Equation (2) has four, unknowns, R0, R and α. The values of these unknowns can be determined by taking measurements at four discrete frequencies, and solving four simultaneous equations. Any of the established methods such as matrix inversion or numerical iteration can be used to solve the equations for the unknown values.

The values determined by this process compare favourably with the values obtained by the conventional curve fitting technique, in which measured impedances are used to plot a locus similar to that shown in FIG. 2, thereby allowing values of R0 and R to be obtained.

Greater, accuracy can be achieved by taking measurements at a larger number of frequencies, albeit at a cost in processing overhead. Furthermore, accurate results can usefully be derived by selecting discrete frequencies that span the range of frequencies normally used in multiple frequency bioelectrical impedance analysis (51 KHz to 1000 KHz).

Once the values of R0, R and Zc are determined they can be used in various ways to detect and quantify oedema in a body region. One approach to this quantification is to compare measurements taken at a first body region against measurements taken at a second body region.

The second measurements may be taken in a paired unaffected body region. For example, a first measurement may be made at a location on the left leg and a second measurement made at the same location on the right leg of the same patient where the right leg is unaffected by tissue oedema. It is clear to a skilled addressee that other paired anatomical regions may be similarly used when performing the above described methodology. For example, paired areas of the thorax may be assessed.

It is, however, possible to take the second measurement at a dissimilar body region. For example, the first reading may be taken on a leg, and a second reading may be taken on an arm. The analysis of these readings will necessarily involve some different considerations. Again, it is clear to a skilled addressee that a wide range of dissimilar anatomical structures may be used for these measurements, such as a leg and the chest wall. This form of the method is of particular use where two paired anatomical sites are both affected by tissue oedema. The comparison of readings taken in two such affected sites will be distorted and will not produce a reliable indicator of tissue oedema.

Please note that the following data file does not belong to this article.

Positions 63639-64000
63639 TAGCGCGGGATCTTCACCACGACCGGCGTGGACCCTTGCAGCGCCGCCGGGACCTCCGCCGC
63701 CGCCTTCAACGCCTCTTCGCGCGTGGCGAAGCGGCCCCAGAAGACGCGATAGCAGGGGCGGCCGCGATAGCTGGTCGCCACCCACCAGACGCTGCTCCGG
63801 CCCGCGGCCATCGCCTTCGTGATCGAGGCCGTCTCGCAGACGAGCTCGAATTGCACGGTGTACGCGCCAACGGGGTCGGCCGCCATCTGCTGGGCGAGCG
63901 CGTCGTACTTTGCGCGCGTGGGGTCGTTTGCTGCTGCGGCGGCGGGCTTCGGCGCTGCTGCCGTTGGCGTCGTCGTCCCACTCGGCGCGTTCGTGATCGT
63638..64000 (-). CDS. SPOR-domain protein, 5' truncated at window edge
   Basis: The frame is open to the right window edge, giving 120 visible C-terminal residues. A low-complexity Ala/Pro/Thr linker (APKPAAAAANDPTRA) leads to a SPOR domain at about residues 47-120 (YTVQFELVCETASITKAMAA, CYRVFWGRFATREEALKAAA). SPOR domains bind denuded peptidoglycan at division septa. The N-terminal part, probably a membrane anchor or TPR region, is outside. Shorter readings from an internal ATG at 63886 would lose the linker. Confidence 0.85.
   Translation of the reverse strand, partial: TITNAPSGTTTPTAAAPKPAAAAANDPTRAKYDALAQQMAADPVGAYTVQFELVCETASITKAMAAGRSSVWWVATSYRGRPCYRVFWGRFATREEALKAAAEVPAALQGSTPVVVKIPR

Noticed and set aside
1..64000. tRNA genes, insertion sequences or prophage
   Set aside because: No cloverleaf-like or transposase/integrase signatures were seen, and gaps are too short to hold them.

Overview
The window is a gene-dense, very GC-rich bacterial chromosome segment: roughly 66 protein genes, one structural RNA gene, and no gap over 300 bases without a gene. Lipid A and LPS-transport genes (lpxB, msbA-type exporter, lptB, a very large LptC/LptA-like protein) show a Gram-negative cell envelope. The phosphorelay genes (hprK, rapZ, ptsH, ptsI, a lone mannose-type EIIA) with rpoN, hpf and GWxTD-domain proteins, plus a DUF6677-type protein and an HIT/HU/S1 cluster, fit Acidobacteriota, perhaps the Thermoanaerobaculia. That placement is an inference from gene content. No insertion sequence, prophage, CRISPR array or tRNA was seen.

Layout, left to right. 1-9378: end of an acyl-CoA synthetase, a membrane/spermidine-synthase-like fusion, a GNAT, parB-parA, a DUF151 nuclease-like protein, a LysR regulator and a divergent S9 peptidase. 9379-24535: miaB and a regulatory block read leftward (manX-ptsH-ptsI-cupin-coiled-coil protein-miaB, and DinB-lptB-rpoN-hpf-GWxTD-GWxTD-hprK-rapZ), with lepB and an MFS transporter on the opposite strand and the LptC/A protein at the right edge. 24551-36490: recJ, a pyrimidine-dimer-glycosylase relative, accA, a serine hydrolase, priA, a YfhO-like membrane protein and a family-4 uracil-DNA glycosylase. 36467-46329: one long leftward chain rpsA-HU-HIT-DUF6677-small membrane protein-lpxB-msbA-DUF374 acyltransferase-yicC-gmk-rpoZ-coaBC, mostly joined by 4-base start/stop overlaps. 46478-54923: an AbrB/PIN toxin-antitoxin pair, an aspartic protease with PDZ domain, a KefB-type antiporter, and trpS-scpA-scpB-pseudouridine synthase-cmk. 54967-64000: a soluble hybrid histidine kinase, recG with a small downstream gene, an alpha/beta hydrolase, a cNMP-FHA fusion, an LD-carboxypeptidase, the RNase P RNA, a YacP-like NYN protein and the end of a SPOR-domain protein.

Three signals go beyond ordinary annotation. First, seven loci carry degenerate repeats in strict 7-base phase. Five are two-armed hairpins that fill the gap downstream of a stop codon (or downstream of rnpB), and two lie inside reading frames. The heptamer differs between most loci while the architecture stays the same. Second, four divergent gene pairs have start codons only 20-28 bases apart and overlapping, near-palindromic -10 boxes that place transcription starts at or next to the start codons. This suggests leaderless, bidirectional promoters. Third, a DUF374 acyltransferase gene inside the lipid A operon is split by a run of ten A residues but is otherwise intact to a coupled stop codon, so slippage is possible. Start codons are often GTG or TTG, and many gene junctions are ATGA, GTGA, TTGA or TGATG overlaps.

As a further alternative, the method may be applied to two or more measurements on the same anatomical region of a subject where those readings are separated in time. For example, a series of readings may be taken on a single limb prior to and subsequent to surgery with a known risk of lymphoedema as a side effect. Analysis of any two or more readings may indicate the early stage of developing lymphoedema and thereby provide a distinct advantage in that the prognosis may be greatly improved by early and aggressive therapeutic intervention. This technique may also be used to monitor the progress of oedema with comparison made between measurements of an affected site.

In the case of comparison of any two dissimilar regions it is known that a correcting factor may be required. A correcting factor may be established by surveying a population of clinically unaffected subjects:

Another approach is a modification of the technique described in a publication, (Cornish, B. H.; Thomas B. J.; Ward L. C.; Angiology Vol 53, No 1, pp 41-47 2002). In this approach the measured parameters are used to calculate an index Ri/Re. as indicative of the ratio of extracellular fluid to intracellular fluid. The extracellular fluid resistance Re is determined from


Re=R0

and intracellular fluid resistance Ri is determined from

Ri=RReRe-R.

Thus, the index I, which is indicative of the ratio of extra- to intra-cellular fluid is given by the equation:

I=RiRe=RR0-R(3)

This approach has particular application to monitoring oedema overtime as a plot of the index against time can disclose the onset and rate of advance of oedema.

Referring to FIG. 3, there is shown a schematic of an apparatus for measuring impedance, including an oscillator 20, divider 21 and filter 22 connected in series to produce alternating current at a number of discrete frequencies when connected to a power, source (not shown). The alternating current passes through cable 23 to electrode 24 through intervening tissue (not shown) to electrode 25, which is connected to a reference 26 via cable 27.

Monitoring electrodes 28, 29 are in connection with bioimpedance measuring meter 30 via cables 31, 32. Signals from bioimpedance measuring meter 30 are passed to analogue/digital converter 33, which is in signal connection with data storing unit 34, which retains the digitised reading of bioimpedance.

The applied signal is suitably derived from a constant current source to ensure that the generated current does not exceed the Australian Standard of a maximum of 32V and a maximum current of 100 μA at 10 kHz. The current limit increases to an upper threshold of 1 mA at 1000 kHz. The applied signal could be derived from a constant voltage source rather than a constant current source providing a mechanism is provided to maintain the safety standard.